Healthy Living Blog- Sexuality and Relationship Education for Teens
Adolescence is a period where teens physically and emotionally mature into adults. Puberty happens at the beginning of adolescence. Puberty hormones cause the body to sexually mature. Puberty can also cause pre-teens and teens to become more curious about sex. It’s important that adolescents receive inclusive sex education (that includes LGBTQ+ youth) about sexually transmitted infections (STIs), safer sex practices, and healthy relationships.
Sexually transmitted infections (STIs)
Having unprotected sex comes with risks such as unplanned pregnancy and getting an STI. About half of all new STI cases are in teens and young adults ages 15-24. Here are some common STIs that teens could get:
- Genital herpes
- Genital warts
Sexually active teens should get tested often to stay healthy and not spread an STI to another sexual partner.
Safer sex practices
If teens decide to have sex, they should be safe to prevent pregnancy and STIs. Parents can talk about this with their teens. Also, both teens and their parents can talk with a doctor about how to have safer sex, which includes:
- Abstinence, which means not having sex at all, is the only sure way to prevent pregnancy and STIs.
- Using condoms. Condoms give great protection from both pregnancy and STIs. To get the most protection, use condoms correctly every time during sex. Gay and bisexual teen boys should always use condoms to lower their risk of getting infected with HIV.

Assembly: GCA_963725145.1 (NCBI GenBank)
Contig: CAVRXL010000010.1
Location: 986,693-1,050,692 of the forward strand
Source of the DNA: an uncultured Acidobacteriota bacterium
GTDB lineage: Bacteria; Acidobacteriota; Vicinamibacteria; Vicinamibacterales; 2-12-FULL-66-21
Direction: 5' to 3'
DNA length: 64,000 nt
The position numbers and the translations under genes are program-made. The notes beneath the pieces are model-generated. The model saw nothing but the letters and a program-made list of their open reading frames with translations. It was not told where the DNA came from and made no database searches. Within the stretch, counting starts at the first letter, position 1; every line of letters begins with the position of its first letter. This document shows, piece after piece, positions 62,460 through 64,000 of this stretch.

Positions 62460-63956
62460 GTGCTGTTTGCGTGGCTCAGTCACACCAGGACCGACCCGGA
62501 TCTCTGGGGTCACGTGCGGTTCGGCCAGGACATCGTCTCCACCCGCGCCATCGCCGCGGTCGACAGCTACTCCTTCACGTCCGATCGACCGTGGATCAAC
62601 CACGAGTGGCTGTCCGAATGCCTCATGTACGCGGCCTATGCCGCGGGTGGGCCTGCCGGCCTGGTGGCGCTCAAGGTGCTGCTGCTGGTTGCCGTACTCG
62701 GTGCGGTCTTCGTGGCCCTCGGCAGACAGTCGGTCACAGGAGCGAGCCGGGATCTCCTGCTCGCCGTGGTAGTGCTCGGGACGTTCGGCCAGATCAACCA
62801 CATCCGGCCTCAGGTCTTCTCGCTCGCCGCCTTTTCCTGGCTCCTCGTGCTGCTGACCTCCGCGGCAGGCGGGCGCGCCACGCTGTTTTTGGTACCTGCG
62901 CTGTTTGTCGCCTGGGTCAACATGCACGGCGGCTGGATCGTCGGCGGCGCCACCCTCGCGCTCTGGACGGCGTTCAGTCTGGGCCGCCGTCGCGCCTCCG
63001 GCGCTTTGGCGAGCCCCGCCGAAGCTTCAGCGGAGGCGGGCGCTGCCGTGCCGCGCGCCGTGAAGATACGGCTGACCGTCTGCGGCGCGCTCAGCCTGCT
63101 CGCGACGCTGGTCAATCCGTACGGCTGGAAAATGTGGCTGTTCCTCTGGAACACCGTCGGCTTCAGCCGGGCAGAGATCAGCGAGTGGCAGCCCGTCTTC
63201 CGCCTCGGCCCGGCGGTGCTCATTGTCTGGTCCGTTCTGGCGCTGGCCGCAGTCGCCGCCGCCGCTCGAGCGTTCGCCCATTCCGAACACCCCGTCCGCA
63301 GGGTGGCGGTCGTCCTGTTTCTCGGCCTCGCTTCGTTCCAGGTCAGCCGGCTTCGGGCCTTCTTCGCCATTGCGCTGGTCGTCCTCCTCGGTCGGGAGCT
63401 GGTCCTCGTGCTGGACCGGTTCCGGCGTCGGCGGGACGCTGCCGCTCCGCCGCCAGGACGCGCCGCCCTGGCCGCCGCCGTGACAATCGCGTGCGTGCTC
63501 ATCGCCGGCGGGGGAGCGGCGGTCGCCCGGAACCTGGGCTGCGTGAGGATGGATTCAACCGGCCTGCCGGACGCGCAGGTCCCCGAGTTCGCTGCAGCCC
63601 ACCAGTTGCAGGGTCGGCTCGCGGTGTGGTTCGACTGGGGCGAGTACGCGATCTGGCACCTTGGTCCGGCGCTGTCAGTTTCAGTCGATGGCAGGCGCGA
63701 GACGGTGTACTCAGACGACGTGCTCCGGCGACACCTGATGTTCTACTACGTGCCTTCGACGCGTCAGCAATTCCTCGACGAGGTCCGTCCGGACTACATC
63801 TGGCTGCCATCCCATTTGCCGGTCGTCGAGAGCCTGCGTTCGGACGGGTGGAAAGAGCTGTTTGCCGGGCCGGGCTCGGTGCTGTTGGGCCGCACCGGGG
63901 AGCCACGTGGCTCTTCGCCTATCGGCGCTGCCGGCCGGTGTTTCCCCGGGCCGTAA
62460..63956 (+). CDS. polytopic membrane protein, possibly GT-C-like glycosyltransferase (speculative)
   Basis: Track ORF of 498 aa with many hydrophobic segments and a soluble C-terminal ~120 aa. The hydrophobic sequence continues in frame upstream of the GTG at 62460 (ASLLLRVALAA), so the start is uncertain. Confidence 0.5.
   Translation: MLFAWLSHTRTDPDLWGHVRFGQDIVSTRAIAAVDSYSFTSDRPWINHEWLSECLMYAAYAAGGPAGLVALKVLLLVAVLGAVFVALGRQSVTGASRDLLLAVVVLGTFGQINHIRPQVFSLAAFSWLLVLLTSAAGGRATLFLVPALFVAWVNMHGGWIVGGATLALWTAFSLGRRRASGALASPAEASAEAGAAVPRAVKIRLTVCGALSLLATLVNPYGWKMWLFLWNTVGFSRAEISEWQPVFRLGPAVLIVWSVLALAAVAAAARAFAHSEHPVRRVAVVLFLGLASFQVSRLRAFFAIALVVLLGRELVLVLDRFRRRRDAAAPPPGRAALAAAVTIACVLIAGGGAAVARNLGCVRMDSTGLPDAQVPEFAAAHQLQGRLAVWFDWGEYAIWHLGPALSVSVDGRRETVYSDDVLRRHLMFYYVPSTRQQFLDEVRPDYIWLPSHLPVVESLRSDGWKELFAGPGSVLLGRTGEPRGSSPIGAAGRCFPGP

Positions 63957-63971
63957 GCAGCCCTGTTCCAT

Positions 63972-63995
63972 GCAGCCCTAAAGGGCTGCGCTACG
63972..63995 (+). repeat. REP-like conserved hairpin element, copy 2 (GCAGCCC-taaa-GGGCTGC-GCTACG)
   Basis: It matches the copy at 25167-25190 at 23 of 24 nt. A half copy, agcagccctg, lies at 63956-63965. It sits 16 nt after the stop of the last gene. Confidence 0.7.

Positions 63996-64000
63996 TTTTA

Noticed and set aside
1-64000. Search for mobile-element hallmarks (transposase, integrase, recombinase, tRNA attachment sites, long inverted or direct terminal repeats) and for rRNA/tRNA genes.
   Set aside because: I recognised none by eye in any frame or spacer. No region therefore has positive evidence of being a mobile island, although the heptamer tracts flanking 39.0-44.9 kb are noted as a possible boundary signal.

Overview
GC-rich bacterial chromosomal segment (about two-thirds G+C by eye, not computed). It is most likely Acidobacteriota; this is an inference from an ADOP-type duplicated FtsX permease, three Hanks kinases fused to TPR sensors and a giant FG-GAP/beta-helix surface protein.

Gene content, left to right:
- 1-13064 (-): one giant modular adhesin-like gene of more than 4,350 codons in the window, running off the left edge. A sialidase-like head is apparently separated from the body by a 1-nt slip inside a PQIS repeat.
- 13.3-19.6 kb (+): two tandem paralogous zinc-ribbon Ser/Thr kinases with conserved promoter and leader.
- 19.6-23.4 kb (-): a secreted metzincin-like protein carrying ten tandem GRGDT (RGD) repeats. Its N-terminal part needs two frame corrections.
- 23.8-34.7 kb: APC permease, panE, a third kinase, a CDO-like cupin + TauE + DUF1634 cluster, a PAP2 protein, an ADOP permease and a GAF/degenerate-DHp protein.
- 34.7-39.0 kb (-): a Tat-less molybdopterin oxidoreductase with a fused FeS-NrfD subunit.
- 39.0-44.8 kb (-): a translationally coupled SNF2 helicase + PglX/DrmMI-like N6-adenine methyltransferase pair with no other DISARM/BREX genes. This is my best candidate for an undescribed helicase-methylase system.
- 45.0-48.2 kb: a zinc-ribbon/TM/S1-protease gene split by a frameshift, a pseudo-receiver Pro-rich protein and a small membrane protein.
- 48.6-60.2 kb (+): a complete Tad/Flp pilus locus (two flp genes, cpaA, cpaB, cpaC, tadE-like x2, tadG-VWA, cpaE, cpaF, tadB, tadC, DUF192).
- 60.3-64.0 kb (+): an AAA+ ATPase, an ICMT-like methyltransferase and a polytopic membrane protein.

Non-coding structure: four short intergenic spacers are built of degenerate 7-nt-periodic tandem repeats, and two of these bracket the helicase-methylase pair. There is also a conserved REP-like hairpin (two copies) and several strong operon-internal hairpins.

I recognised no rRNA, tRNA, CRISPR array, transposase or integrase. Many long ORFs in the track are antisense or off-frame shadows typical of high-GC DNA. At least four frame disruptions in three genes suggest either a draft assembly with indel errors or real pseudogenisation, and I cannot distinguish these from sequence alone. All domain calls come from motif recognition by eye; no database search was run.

- Using prescription birth control. Birth control helps prevent teen pregnancy. Teen girls and their parents should talk to a doctor to choose the best option for them. Birth control options include:
- Hormonal pill
- Intrauterine devices (IUDs)
- Vaginal ring
Adolescents may also have a lot of questions about dating and romance along with learning about sex. Having healthy relationships can help teens make positive relationships as adults because they can learn about good social skills and grow emotionally.
Healthy dating and romantic relationships have these basic features:
- Both partners respect each other and their boundaries.
- Both partners communicate.
- Both partners practice good problem solving.
It’s possible that teens may find themselves in unhealthy relationships, which can lead to teen dating violence. Dating violence can be emotional, physical, and/or sexual violence. Teens that are in unhealthy, violent, or abusive relationships are more likely to face depression and anxiety and/or have suicidal thoughts. They are also more likely to abuse alcohol and drugs.
- LGBTQ+ teens are more likely than straight teens to experience teen dating violence. They are at a high risk of experiencing mental health problems because it might be harder for them to seek help and support because of their identity.
Have questions or curious to learn more? Please reach out to our Health Center or HOPE program and make an appointment to speak with a doctor. AACI provides services in English, Spanish, Mandarin, Cantonese, Vietnamese, and many other languages. Call (408) 975-2763 to schedule your appointment today!